Max J. Dickstein: No commuter bike is perfect
You wouldn't know it from Sunday's leisurely Five Boro Bike Tour, but New York is a grand obstacle course for bike commuters. In addition to callous cabbies and preoccupied pedestrians on risk-filled roads, bike thieves lurk wherever you lock up. What to ride though this morass?
In my experience, no bike can fulfill every city bike commuter's need for safety, speed and portability. It's just impossible.
Cannondale disagrees. The Bethel, Conn.-based company gave me two weeks to try out their radically designed Hooligan 1 2012 ($1,100), which deserves credit for attempting to satisfy the apartment-dwelling New York bike commuter's every need.
The BMX-size Hooligan's frame look like a tangle of rigid plant stems. But even with its low standover clearance and scaled-down 20-inch wheels, the bike offers a relatively smooth, upright ride. (Plus, few minded when I brought my little Hooligan on the L train for a mid-morning trip.)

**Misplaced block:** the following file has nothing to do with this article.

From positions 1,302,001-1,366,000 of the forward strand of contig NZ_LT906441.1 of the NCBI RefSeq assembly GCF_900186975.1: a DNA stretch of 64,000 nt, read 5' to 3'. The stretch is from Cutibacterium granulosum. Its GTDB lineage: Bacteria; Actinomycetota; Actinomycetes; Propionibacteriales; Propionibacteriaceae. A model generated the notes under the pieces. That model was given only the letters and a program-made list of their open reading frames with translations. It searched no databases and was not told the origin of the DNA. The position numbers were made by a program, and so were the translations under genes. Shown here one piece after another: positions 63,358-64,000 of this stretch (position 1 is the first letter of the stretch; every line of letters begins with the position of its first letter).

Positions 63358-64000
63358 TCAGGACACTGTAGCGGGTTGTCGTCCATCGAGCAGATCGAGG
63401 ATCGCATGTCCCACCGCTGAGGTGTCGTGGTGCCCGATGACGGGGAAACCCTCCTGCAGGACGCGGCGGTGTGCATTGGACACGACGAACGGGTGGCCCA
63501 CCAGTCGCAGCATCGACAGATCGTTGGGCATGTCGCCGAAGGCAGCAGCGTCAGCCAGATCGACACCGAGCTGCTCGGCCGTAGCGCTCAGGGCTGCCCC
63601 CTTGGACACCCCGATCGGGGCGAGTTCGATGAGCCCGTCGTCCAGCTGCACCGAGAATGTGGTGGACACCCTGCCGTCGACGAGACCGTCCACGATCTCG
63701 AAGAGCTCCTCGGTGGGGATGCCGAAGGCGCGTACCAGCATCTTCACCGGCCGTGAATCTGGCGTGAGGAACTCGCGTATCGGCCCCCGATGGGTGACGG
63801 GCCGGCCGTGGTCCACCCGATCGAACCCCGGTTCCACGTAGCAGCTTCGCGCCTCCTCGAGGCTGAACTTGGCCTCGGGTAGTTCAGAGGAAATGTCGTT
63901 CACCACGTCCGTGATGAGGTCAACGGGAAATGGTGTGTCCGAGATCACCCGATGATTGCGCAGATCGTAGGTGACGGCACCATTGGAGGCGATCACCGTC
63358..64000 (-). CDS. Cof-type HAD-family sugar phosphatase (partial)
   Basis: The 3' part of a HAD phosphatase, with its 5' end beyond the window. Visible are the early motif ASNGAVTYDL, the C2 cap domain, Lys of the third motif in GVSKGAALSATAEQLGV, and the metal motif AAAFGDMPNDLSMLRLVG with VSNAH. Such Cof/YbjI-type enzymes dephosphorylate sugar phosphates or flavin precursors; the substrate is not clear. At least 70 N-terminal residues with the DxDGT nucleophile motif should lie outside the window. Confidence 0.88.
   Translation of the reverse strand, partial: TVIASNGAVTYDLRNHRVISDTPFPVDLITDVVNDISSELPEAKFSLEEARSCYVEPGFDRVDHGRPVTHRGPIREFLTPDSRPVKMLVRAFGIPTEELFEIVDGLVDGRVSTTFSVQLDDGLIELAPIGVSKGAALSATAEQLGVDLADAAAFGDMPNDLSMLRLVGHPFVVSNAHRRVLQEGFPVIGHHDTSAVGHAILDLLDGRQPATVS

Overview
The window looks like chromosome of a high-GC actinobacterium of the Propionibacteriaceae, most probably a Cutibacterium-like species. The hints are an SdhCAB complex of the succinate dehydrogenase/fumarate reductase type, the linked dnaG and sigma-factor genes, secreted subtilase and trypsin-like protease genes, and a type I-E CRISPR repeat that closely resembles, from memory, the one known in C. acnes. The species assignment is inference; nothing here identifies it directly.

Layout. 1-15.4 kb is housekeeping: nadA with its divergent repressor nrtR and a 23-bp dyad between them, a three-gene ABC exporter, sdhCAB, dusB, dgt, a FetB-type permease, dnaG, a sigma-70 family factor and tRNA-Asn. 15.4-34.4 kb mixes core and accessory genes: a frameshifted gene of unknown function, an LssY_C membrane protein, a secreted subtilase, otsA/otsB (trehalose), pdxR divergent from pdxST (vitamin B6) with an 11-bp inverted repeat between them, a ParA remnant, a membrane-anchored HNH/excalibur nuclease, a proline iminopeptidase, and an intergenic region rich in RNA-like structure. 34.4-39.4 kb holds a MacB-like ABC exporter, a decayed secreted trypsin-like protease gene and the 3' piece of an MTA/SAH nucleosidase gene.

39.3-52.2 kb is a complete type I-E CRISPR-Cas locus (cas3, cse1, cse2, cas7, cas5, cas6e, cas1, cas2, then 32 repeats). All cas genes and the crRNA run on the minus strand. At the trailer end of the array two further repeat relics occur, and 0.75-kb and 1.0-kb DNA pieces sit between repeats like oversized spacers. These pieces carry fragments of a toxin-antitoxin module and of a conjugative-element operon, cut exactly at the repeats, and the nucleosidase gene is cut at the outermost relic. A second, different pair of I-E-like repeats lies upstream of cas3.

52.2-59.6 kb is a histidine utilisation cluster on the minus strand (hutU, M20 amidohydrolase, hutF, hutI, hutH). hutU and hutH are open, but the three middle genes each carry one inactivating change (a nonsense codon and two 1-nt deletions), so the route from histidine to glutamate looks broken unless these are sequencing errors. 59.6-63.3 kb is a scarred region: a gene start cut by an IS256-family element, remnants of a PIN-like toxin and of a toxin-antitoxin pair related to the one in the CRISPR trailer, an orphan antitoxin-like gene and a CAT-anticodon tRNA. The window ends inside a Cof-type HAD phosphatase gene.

The bike's "Berserker Green" paint job lends it striking visibility at night, but I suspect it's thief-attracting, too; if I owned a Hooligan, I would tape it black.
The dollars really shine through in the Hooligan's smooth-shifting internal three-speed hub and death-grip disc brakes. They are key features, but what about the 25-pound bike's cumbersome weight, which leads to an inadequate top speed? Oh, yeah: There is no perfect NYC commuter bike.
Max J. Dickstein (@knickerbiker and email@example.com) is amNewYork's bike columnist.